The oldest source on incense is the Vedas, specifically, the Atharva-veda and the Rigveda. Incense-burning was used both to create pleasing aromas and a medicinal tool. Its use in medicine is considered the first phase of Ayurveda, which uses incense as an approach to healing. Incense-making was thus almost exclusively done by monks.
The specific knowledge of incense as a healing tool was assimilated into the religious practices of the time – early Hinduism. As Hinduism matured and Buddhism was founded in India, incense became an integral part of Buddhism as well. Around 200 CE, a group of wandering Buddhist monks introduced incense stick making to China.
Agarbatti are an integral part of any Hindu ritual. During rituals, an incense stick is lighted to remove unpleasant odors in the air. It creates the perfect setting for an auspicious ritual by filling the air with a pleasant smell. As they release smoke, they also act as organic disinfectants that drive away insects.
It has some psychological benefits. The aroma of the incense stick has healing power that has a soothing effect on the mind. The calming effect relaxes the mind and helps in performing rituals with better concentration. Prayer offered with a calm mind acts like a meditation process. Agarbatti made up of bamboo is not used because to burn bamboo is strictly prohibited in Hinduism. Incense has its own spiritual significance. The incense stick burns itself completely into ashes and yet fills the air with a pleasant smell. This ritual basically denotes human virtue of sacrificing oneself for society. The sticks are used as air fresheners during normal days as well and integral part of every Hindu ceremonies.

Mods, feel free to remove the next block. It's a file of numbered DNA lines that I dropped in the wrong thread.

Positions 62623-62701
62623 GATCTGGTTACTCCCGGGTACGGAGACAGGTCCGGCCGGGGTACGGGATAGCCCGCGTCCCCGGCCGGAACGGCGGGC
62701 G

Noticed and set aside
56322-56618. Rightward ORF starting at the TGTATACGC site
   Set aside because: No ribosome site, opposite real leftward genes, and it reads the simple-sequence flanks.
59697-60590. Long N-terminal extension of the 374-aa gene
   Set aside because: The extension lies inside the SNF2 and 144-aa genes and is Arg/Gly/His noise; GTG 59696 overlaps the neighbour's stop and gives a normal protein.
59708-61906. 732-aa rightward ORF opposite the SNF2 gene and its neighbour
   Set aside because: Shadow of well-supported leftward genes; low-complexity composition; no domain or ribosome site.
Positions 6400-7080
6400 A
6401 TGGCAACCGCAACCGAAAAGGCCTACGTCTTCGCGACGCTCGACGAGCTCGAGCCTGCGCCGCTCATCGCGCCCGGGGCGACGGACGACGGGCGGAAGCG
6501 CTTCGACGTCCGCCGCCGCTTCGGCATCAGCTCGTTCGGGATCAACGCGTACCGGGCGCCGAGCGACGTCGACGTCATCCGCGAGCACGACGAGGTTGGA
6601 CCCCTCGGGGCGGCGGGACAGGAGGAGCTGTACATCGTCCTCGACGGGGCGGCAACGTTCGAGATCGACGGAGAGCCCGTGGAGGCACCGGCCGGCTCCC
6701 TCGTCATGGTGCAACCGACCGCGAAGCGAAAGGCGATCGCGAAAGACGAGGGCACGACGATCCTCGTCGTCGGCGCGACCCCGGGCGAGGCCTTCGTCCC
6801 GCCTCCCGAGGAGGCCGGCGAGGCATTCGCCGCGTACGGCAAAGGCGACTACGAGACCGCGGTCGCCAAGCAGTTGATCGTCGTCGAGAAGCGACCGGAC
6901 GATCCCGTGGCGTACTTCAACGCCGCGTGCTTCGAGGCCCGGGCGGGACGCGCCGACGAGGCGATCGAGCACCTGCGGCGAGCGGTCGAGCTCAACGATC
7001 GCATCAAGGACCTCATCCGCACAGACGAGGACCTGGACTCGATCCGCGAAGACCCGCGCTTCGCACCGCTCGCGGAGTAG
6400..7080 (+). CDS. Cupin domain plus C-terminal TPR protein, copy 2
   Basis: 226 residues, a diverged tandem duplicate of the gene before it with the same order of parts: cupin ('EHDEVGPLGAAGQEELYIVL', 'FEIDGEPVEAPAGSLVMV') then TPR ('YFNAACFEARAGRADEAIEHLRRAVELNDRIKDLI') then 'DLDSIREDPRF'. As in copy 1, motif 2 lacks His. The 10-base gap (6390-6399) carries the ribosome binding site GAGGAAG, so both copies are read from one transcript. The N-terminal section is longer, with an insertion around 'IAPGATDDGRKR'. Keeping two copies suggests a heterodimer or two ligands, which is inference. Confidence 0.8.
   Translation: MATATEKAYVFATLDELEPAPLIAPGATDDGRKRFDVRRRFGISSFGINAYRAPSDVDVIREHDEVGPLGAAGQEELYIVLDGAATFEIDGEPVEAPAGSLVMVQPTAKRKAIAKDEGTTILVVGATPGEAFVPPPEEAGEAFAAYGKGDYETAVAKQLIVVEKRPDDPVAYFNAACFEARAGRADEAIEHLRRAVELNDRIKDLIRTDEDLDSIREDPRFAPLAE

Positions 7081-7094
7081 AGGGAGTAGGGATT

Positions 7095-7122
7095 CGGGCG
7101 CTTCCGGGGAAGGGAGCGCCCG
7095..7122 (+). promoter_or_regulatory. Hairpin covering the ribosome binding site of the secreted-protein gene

The basic ingredients of an incense stick are bamboo sticks, paste  (generally made of charcoal powder or wood powder and joss/jiggit/gum/tabu powder – an adhesive made from the bark of litsea glutinosa and other trees), and the perfume ingredients – which traditionally would be a powder of mixed ground ingredients, though more commonly is a solvent of perfumes and/or essential oils. After the base paste has been applied to the bamboo stick, it is either, in the traditional method, while still moist, immediately rolled into the flavourant, or, more commonly, left in the sun for several days to dry, and then dipped into the scented solvent.
Many Indian incense makers follow Ayurvedic principles, in which the ingredients that go into incense-making are categorized into five classes: ether (fruits), for example star anise; water (stems and branches), for example sandalwood, aloeswood, cedar wood, cassia, frankincense, myrrh, and borneol; earth (roots), for example turmeric, vetiver, ginger, costus root, valerian, Indian spikenard; fire (flowers), for example clove; and air (leaves), for example patchouli.